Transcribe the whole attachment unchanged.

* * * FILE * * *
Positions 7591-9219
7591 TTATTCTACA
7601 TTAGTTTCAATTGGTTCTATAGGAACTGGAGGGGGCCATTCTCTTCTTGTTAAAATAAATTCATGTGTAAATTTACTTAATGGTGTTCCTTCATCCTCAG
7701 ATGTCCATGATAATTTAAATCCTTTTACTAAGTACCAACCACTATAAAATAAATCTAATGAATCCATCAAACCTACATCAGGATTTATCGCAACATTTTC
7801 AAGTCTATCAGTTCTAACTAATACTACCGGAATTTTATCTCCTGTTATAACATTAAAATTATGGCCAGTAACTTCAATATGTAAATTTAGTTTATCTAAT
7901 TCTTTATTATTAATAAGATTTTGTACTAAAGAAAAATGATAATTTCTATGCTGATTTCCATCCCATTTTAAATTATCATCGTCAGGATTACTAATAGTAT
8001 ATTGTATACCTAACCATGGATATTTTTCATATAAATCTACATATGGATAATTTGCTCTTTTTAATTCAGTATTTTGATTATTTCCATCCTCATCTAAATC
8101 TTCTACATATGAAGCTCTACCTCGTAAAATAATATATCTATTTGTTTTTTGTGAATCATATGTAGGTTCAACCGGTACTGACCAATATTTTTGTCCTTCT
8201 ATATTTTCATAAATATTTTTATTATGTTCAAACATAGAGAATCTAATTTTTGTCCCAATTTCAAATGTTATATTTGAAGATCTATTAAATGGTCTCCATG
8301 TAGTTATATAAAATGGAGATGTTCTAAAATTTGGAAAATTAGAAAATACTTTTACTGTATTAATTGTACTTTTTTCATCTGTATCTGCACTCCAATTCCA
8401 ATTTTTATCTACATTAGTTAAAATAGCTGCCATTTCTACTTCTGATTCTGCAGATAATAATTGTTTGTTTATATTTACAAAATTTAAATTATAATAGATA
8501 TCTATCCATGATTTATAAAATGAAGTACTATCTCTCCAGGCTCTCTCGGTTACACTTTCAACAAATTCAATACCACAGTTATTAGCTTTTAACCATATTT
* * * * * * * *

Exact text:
Positions 7591-9219
7591 TTATTCTACA
7601 TTAGTTTCAATTGGTTCTATAGGAACTGGAGGGGGCCATTCTCTTCTTGTTAAAATAAATTCATGTGTAAATTTACTTAATGGTGTTCCTTCATCCTCAG
7701 ATGTCCATGATAATTTAAATCCTTTTACTAAGTACCAACCACTATAAAATAAATCTAATGAATCCATCAAACCTACATCAGGATTTATCGCAACATTTTC
7801 AAGTCTATCAGTTCTAACTAATACTACCGGAATTTTATCTCCTGTTATAACATTAAAATTATGGCCAGTAACTTCAATATGTAAATTTAGTTTATCTAAT
7901 TCTTTATTATTAATAAGATTTTGTACTAAAGAAAAATGATAATTTCTATGCTGATTTCCATCCCATTTTAAATTATCATCGTCAGGATTACTAATAGTAT
8001 ATTGTATACCTAACCATGGATATTTTTCATATAAATCTACATATGGATAATTTGCTCTTTTTAATTCAGTATTTTGATTATTTCCATCCTCATCTAAATC
8101 TTCTACATATGAAGCTCTACCTCGTAAAATAATATATCTATTTGTTTTTTGTGAATCATATGTAGGTTCAACCGGTACTGACCAATATTTTTGTCCTTCT
8201 ATATTTTCATAAATATTTTTATTATGTTCAAACATAGAGAATCTAATTTTTGTCCCAATTTCAAATGTTATATTTGAAGATCTATTAAATGGTCTCCATG
8301 TAGTTATATAAAATGGAGATGTTCTAAAATTTGGAAAATTAGAAAATACTTTTACTGTATTAATTGTACTTTTTTCATCTGTATCTGCACTCCAATTCCA
8401 ATTTTTATCTACATTAGTTAAAATAGCTGCCATTTCTACTTCTGATTCTGCAGATAATAATTGTTTGTTTATATTTACAAAATTTAAATTATAATAGATA
8501 TCTATCCATGATTTATAAAATGAAGTACTATCTCTCCAGGCTCTCTCGGTTACACTTTCAACAAATTCAATACCACAGTTATTAGCTTTTAACCATATTT